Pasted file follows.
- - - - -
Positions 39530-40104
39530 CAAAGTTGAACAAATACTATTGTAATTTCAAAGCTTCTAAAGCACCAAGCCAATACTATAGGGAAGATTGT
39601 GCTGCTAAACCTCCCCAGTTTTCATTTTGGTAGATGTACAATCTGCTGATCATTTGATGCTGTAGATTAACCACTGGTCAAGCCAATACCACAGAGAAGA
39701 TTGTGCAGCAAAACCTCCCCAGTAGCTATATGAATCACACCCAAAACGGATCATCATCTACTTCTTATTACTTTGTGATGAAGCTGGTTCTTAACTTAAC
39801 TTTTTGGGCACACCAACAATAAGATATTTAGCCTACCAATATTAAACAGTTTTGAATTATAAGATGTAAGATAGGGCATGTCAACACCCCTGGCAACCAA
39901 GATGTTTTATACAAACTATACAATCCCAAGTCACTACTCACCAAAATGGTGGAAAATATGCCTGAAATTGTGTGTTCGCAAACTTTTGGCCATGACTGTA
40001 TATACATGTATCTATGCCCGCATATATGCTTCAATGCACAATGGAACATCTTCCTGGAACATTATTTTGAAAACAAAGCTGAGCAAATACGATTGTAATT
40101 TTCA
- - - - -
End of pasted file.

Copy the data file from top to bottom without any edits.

Positions 39530-40104
39530 CAAAGTTGAACAAATACTATTGTAATTTCAAAGCTTCTAAAGCACCAAGCCAATACTATAGGGAAGATTGT
39601 GCTGCTAAACCTCCCCAGTTTTCATTTTGGTAGATGTACAATCTGCTGATCATTTGATGCTGTAGATTAACCACTGGTCAAGCCAATACCACAGAGAAGA
39701 TTGTGCAGCAAAACCTCCCCAGTAGCTATATGAATCACACCCAAAACGGATCATCATCTACTTCTTATTACTTTGTGATGAAGCTGGTTCTTAACTTAAC
39801 TTTTTGGGCACACCAACAATAAGATATTTAGCCTACCAATATTAAACAGTTTTGAATTATAAGATGTAAGATAGGGCATGTCAACACCCCTGGCAACCAA
39901 GATGTTTTATACAAACTATACAATCCCAAGTCACTACTCACCAAAATGGTGGAAAATATGCCTGAAATTGTGTGTTCGCAAACTTTTGGCCATGACTGTA
40001 TATACATGTATCTATGCCCGCATATATGCTTCAATGCACAATGGAACATCTTCCTGGAACATTATTTTGAAAACAAAGCTGAGCAAATACGATTGTAATT
40101 TTCA